By Katie Walsh | katiewalshwrites.com August 14, 2013 at 7:01PM
Leona and Tommy, a young Norwegian couple, were upset by the amount of war and destruction of the earth they saw on the news, so they decided to put their best talents to work in order to save the environment. Embodying the motto, "do the best you can with what you've got," Leona and Tommy set about saving the world one naked photo at a time, and Fuck For Forest, the NGO was born. Essentially a porn website, the Fuck for Forest crew takes nude photos and videos of themselves and others which air live behind a paywall (unless you've participated in a photoshoot yourself). "Fuck For Forest," the film, directed by Michal Marczak, follows the activities of the core group, a merry band of hippies living and loving in Berlin. The result is a freewheeling, heady brew of a film, an intoxicating, surprising, but ultimately revelatory work that may leave viewers at the end with a bit of a hangover, after the party ends.
Our anchor throughout the film is Danny, another young Norwegian. The film opens with Danny at home in Norway, arguing with his sister and mother in their stark white modernist home and donning his equestrian competition medals as jewelry. He's out of place and uncomfortable, and soon we are transported to Berlin, where Danny perfectly fits in as the guitar strumming, gender bending bard of the Fuck For Forest crew. He's in a relationship with Natty, but that doesn't put any restraints on who he hits on (mostly men) or has sex with. Tommy has a new girlfriend, a quiet girl from India whom he met in Norway, and who has been disowned by her family for her activities with him. They are all a bunch of wayward souls, bonded together by their beliefs about saving the world one fuck at a time.
The first half of the film follows them in Berlin, where the artsy, hippie, avant garde community embraces them wholeheartedly. They are never short of willing participants or audience members for their sexual performances, and their work is well known and respected. They live like street urchins, dumpster diving and selling hash for food money, as all proceeds from the website go toward the environmental cause. Eventually though, the rubber must meet the road, and this happens when the group is contacted about an indigenous community in the Amazon in need of financial support. So, Team FFF sets off to meet their beneficiaries by plane, boat and canoe, deep in the rainforest.
This is where the film truly becomes interesting, when cultures and mentalities collide, come together, and clash. The villagers embrace the group, despite their penchant for naked yoga and tiny top hats, and the Fuck For Foresters are at first intimidated by but then taken with the epic scale and challenging conditions of the environment. But at a community meeting, it becomes abundantly clear that the Fuck For Forest model, while inspiring in its idealism, might not be the best public model for environmentalism. Many locals are put off by the method of fundraising, but even more so, demand to know how the money will be used to create opportunities and jobs, a next step that was not conceived of when the project began.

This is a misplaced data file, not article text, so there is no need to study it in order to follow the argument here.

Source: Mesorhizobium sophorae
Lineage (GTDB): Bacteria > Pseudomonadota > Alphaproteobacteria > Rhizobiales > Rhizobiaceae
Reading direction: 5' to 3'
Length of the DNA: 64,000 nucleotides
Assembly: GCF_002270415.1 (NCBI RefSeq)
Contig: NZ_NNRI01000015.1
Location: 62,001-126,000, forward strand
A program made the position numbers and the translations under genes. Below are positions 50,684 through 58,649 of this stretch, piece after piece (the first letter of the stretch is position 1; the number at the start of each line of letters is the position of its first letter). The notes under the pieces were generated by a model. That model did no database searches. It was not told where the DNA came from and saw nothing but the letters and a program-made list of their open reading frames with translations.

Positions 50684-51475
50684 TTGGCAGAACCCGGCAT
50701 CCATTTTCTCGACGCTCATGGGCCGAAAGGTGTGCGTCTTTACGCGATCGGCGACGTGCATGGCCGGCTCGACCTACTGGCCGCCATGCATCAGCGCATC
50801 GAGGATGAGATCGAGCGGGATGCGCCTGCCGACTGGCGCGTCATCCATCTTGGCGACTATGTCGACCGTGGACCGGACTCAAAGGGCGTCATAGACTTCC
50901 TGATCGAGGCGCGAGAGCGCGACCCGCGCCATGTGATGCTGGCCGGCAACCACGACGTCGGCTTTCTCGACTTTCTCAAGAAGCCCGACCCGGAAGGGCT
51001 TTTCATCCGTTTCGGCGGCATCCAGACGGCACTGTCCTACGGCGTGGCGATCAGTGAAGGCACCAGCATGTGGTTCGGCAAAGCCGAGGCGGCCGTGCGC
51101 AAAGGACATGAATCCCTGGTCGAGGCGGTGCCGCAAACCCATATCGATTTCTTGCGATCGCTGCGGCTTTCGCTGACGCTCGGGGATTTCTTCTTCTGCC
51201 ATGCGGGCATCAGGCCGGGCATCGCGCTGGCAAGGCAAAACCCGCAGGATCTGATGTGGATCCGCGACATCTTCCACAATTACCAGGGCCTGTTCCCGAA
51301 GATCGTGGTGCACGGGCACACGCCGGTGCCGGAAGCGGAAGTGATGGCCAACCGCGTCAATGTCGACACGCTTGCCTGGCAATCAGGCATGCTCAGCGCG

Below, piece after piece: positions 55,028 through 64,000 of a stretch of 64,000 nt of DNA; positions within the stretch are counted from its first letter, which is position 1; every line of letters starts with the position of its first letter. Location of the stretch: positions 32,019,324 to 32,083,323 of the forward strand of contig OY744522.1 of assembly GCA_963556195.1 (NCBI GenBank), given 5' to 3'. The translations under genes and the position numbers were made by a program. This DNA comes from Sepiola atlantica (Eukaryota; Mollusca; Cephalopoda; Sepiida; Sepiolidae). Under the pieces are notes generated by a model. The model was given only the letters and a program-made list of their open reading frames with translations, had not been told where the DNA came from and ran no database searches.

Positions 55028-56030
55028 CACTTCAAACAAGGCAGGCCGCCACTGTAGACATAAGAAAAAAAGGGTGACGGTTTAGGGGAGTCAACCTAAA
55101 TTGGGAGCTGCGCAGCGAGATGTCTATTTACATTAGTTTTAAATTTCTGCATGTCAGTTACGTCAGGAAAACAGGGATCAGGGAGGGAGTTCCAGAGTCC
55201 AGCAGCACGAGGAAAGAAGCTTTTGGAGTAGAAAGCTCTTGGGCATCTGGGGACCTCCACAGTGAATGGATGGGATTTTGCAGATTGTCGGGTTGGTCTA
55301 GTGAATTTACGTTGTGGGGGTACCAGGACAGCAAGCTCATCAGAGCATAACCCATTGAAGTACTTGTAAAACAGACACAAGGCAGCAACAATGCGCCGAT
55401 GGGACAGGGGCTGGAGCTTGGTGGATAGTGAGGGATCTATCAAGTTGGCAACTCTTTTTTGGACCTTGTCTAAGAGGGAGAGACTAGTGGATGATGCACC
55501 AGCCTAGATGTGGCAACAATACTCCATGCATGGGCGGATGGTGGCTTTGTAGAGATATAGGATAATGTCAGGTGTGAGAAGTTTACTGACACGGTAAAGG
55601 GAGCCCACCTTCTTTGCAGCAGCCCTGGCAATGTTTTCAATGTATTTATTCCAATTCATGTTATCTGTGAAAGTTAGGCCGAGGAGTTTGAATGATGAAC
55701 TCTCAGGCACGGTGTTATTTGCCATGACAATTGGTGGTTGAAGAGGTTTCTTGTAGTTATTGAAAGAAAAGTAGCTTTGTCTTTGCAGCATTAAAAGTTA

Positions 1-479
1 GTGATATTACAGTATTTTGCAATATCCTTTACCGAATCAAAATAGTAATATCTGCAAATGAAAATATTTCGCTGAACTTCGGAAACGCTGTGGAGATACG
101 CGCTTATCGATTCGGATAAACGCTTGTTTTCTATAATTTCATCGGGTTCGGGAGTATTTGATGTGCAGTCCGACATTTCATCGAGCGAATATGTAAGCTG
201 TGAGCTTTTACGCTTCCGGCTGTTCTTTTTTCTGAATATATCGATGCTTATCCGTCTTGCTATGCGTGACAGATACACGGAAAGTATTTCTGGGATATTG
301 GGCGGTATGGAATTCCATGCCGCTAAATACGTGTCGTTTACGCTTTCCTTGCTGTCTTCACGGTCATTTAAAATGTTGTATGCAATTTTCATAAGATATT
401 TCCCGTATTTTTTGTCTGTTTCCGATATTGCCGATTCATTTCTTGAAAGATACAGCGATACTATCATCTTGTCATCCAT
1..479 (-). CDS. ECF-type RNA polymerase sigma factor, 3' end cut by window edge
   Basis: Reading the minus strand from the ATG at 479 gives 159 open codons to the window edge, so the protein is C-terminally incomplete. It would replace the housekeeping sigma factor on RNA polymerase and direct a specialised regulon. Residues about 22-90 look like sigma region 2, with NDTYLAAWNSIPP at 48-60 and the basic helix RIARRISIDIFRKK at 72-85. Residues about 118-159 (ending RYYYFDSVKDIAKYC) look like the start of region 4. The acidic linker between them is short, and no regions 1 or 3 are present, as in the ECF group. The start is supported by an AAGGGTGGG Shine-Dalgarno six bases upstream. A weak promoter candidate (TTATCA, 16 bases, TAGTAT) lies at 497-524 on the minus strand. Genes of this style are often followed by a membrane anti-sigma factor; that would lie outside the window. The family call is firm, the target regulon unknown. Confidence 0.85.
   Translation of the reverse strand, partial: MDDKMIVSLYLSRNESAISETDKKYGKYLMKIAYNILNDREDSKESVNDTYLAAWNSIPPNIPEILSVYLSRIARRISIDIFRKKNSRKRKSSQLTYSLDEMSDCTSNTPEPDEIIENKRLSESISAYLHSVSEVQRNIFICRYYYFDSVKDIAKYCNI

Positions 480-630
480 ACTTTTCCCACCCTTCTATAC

As a film, "Fuck For Forest" is a fascinating look into this world that seems to be a relic of a bygone 1960s free love era. The subject matter itself is compelling, though the structure often undermines the real storytelling potential of the film. It often feels like the film puts the cart before the horse, showing us certain characters or events and then explaining (in monotone robotic voice over), sort of taking the power away from the images since we don't have the real context for it. It's more of a a fly-on-the-wall vantage point of this group of people, and ultimately it does draw out both their virtues (idealism, desire to change the world and save the environment in any way possible), and their flaws (failures of pragmatism, a tinge of predatory sexuality). Danny, as the heart of the film, is the best point of view for the audience in his unwavering dedication to his beliefs, though the film allows the audience to understand him from an outside perspective that both questions his actions and underscores his dedication. While at first "Fuck For Forest" is a bit of a curio, a peek at this strange subculture, we come away from the film better understanding their motivations but also questioning them. That ambivalence is not representative of what the group stands for, but ultimately, the film is brave to embrace it. [B]
"Fuck For Forest" screens this Friday, August 16th as part of the Rooftop Films Summer Series.